At first, I wasn’t around and saying anything for two weeks or more.  Now you can’t shut me up! Second post in one day?

One of the very first blogs I started visiting regularly was Jenn’s blog, aptly named “The Upbeat Divorce” (now slightly modified as “The Upbeat Divorcee).  And, like the blog title says, she managed to stay very upbeat and maintained a wonderful sense of humor through the muck and mire that we all have to wade through when we divorce.

Jenn’s intelligence and humor are addicting, as well as the humorous slant she always gave to the situations she constantly found herself in with her soon-to-be-ex.

Anyway, Jenn found a post at a blog and repeated it on her own.  More correctly, it’s sort of an invitation to interview.  She left the invitation to ask questions, and I took her up on it, so here’s my interview.

1. What has been the most difficult experience you’ve ‘weathered’?

Life, in general but, specifically, I’d have to say the abuse I endured throughout my childhood.  Long before my stepfather came along and heaped his own brand of perverted abuse on me, my mother began her reign of terror.  And, because we lived with violence, my brother learned that violence.  So, if it wasn’t my mother, stepfather or brother beating on me, it was my stepfather’s sadistic perversions.

I was 13 when I almost gave up.

My stepfather had beaten me badly and, as I lay in a heap in a corner of my room, I screamed out “FUCK YOU!” to him, knowing it would enrage him and he’d come back and beat me more.  And, as he turned to do just that, I screamed at him “JUST KILL ME, YOU SONOFABITCH!”

I think I wanted to die that day, but it wasn’t meant to be.

When I left home and joined the Army, I was socially and emotionally stunted.  I was very unsure of myself, painfully shy, with no self-esteem.

2. What did you learn from that and did it make your life better?

I learned to be tough.  I learned grit.  I learned to look at myself, no matter how badly it hurt to do that, and to try to understand why I did the things I did.  I learned to look back and, while I couldn’t condone the things my mother did, I could seek understanding of why she did things.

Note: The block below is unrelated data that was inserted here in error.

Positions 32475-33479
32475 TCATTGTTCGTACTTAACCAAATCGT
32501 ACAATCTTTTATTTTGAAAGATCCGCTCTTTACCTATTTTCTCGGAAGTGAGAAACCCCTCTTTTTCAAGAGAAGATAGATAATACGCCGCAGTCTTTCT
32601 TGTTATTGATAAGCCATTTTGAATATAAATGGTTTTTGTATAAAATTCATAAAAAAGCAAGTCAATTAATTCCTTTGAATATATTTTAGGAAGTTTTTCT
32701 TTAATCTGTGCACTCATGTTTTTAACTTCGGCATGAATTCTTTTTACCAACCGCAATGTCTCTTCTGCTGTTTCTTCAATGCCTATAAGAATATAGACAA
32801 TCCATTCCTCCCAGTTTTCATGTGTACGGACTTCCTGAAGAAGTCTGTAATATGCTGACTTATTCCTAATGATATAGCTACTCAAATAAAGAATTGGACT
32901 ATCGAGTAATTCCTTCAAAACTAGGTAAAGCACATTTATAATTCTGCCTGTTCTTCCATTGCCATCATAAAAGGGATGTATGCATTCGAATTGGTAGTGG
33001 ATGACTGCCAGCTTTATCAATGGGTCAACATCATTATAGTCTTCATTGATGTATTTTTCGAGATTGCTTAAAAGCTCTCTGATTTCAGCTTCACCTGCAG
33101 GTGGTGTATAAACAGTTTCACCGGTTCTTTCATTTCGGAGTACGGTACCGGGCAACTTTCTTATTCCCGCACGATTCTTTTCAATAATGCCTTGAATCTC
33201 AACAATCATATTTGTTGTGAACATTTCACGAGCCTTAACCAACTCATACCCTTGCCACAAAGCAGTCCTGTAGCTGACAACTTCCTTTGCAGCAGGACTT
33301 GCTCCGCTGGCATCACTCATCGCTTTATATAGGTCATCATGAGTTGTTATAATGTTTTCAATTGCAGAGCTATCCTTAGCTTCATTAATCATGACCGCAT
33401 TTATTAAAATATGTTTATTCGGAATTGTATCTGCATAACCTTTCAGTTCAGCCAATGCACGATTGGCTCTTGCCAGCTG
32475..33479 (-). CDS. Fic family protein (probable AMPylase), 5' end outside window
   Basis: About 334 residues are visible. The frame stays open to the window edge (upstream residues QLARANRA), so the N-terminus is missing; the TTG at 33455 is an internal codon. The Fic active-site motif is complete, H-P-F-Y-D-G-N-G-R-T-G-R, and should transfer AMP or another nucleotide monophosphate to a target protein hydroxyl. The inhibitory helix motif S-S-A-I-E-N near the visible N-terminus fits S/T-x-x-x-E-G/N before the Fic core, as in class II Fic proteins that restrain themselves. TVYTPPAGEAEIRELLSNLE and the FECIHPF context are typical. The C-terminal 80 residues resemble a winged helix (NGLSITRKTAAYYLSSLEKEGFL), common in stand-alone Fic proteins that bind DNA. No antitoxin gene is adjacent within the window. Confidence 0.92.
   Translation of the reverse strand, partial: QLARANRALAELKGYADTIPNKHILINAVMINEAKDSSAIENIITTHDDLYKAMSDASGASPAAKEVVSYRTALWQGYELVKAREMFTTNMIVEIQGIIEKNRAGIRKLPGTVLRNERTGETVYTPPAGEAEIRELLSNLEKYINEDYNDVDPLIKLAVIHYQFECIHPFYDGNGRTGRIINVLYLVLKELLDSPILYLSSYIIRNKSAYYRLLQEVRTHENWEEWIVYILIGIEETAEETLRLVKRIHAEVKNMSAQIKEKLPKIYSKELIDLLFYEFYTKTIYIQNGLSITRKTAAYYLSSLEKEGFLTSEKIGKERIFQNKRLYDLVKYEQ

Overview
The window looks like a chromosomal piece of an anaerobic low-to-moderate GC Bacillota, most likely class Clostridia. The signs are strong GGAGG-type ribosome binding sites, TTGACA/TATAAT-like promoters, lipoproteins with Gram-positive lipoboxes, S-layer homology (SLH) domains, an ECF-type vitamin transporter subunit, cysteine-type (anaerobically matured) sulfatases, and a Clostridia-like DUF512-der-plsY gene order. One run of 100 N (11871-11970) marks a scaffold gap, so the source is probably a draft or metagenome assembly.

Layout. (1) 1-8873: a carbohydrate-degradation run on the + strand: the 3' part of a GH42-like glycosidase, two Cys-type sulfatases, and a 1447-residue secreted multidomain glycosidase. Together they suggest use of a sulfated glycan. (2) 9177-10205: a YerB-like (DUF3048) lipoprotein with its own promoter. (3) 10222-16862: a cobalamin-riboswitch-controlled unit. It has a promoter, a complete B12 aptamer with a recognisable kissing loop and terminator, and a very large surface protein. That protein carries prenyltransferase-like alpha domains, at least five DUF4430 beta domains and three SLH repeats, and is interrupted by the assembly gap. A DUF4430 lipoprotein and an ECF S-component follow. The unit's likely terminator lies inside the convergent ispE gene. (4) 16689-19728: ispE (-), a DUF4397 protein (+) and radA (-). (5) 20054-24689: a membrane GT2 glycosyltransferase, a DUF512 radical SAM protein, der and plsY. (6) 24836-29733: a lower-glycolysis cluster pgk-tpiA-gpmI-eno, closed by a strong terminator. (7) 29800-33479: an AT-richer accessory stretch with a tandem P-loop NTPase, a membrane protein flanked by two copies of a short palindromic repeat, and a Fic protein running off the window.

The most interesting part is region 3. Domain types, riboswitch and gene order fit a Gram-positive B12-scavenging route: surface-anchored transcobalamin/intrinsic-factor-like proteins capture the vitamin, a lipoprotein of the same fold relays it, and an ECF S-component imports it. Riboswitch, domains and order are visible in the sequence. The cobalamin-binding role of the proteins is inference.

Did it make my life better?  It sure did.  At first, not, but as I got older, and more able to understand things, and better able to look at myself, I was able to break that cycle of violence and be a better parent to my own children.  For sure I wasn’t a candidate for mother of the year, ever, but I did the best I could, and my children never took a back seat to my own wants, needs or desires.

3. If you could retire right now…and had the means to do anything you wanted to do, what would it be?

I have long told Lisa of my dream to retire to a remote piece of property in a small country town, high up on a hill.  We’d have a couple of outbuildings — one for Lisa’s workshop and one for me to have as a craft studio.  We’d also have a screened in porch, a sun room, a vegetable garden (as well as flower gardens), and someone to maintain the cleanliness of the home (maybe even cook meals for us).  We’d go into town once a month for supplies and, when we drive through town, the townsfolk would hook their thumb in our direction and say to each other “There’s them two dykes from up on th’ hill…”

4. What’s the most important thing you learned from being a mother?

I learned to pick my battles.  I found it easy to forgive my children their humanity and their human frailties but also didn’t back down from being tough with them when they needed it.  Being a parent is a hard job but no child is so bad or hopeless that they should be given up on.

Being a mother doesn’t always make you right, either.

We can learn a lot from our children if we just open ourselves to the education.  But I also learned that, while my children were a high priority for me, I couldn’t ignore me either.   It’s important for a mother to maintain her sense of identity BEYOND Mommy.

5. What’s the one thing you’d like a ‘do-over’ on?

I’ve always been the kind of person to lose touch with people that are important to me and most often it’s because I didn’t keep writing letters (during those old days).  As a result, I’ve lost track of some really fine folks that I used to think very highly of.  My “do over” would be to discipline myself to pay closer attention to all of my closest friends and obligations… 🙂

And there you have it. I’m going to copy/paste the “rules of play” from Jenn’s blog, because I’m lazy today.

Leave me a comment saying “Interview Me”. Then, I’ll ask you five questions (which you can find in my comment section) that you can answer on your own blog. I promise I won’t be obnoxious in my questioning. Once you’ve answered your interview questions, you can have people ask to be interviewed in your comment section. Sound good?